The most fitting title for our Christmas holidays spent with Colorado grandparents might be ‘Planes, Trains, and Lego-mobiles’… or equally appropriate, ‘Haircuts, Hot Chocolate and Hilarity.’ My parent’s house was brimming with the three generations, including 2 brothers, their wives, and 5 grandsons including my little ones. My sister’s family came and went too, adding 2 more boys and 2 girl cousins to the mix. We all shared different flying stories upon arrival–the weather plus the holiday making travel tricky for some– but enjoyed all of the lively chaos that a house full of people brings, and the joy of the kids digging into their stockings, or opening their first set of Legos (“Look, Star Wars spaceships, wow!”).
All of the boys are fascinated with trains, especially my twin 2 year old nephews, and my own sons were counting on Grandpa to set up his old electric train set they remembered from years past. The older boys each learned how to connect the metal tracks, set the wheels down in their grooves, and control the speed and direction of the train with a switch. They spent hours running the train around its track, adding and subtracting new cars, loading cargo, building block bridges, and putting the whole thing back together when it crashed or came apart.
As a Christmas gift for every family my youngest brother made a short film of train footage taken all around Seattle, Washington, of trains, monorails, and trolleys in the city. He was able to get a wide variety of trains on the move and in the train yards, and workers loading freight cars, and re-attaching wheels to a train. He then set the whole thing to wonderful old train and track-laying songs. The kids watched the Seattle Rails DVD more times than I can count, and all happily sang along to “I’ve Been Workin’ on the Railroad” with Pete Seeger at the end of the show. It’s no surprise then, that Santa came through with some Thomas the Tank Engine toys for the little guys on Christmas morning–somehow he knew!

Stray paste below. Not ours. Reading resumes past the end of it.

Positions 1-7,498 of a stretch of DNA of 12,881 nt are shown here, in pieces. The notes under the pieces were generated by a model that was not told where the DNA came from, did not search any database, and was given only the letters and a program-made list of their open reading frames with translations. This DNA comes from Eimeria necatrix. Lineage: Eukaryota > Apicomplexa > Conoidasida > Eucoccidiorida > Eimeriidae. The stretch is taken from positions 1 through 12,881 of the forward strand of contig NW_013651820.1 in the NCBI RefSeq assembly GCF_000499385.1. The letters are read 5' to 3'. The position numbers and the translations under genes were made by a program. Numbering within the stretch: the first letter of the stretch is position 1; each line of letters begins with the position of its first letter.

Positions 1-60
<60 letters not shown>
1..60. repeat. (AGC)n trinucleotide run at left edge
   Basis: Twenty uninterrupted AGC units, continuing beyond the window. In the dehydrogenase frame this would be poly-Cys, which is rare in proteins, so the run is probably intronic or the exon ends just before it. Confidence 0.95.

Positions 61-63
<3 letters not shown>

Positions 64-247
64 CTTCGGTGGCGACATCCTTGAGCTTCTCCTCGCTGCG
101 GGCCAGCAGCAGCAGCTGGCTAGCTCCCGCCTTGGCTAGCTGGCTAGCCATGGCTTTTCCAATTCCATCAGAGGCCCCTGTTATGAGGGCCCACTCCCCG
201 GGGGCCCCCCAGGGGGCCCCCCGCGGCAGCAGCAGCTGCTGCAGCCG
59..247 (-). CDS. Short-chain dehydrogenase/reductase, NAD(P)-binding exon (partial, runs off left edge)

My favorite train adventure, though, was exploring an old train-yard museum not far from where my parents live, where the defunct cars sit rusting in the snow. They seemed to be waiting for eager climbers like us to find them, ready to imagine riding them back in their day. Best of all, the kids got to see all of the wheels, couplings and cabooses up close and life size, the giant versions of the toys they’d been playing with. Another kind of magic!